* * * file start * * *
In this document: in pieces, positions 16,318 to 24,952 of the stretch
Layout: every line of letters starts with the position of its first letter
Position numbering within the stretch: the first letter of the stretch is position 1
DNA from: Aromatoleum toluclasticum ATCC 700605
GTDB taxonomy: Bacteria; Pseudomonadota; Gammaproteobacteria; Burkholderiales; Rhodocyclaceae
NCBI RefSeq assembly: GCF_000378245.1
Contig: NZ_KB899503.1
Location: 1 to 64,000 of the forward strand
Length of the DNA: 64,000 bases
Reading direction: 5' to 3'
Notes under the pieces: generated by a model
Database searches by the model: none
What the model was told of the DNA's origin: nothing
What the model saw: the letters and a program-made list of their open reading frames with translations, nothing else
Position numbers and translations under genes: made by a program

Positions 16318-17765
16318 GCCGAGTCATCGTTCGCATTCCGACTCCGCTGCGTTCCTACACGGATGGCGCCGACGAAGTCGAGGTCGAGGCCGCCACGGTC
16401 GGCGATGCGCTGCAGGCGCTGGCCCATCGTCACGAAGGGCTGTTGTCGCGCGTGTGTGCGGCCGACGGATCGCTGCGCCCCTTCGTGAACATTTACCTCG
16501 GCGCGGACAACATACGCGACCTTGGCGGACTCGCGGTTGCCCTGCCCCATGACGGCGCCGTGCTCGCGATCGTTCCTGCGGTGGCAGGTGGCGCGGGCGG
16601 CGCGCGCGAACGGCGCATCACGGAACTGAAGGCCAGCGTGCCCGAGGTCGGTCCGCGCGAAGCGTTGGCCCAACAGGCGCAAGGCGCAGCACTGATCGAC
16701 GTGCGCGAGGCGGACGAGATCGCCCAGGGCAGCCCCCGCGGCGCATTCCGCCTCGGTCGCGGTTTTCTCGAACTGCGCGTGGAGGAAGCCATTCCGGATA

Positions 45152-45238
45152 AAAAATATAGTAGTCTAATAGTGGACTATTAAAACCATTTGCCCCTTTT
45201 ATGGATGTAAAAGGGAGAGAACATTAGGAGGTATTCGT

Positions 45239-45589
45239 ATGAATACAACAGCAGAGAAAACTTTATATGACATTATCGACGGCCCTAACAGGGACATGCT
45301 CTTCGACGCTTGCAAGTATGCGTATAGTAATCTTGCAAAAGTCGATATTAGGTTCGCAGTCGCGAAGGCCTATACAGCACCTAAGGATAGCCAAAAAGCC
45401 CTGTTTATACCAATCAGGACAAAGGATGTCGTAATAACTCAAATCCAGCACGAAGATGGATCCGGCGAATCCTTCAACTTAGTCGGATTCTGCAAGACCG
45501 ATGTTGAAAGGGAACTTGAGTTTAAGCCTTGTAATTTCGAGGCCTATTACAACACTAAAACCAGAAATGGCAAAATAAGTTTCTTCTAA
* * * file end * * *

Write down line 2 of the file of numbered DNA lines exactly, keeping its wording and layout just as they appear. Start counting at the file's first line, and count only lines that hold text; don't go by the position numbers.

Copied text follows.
Layout: every line of letters starts with the position of its first letter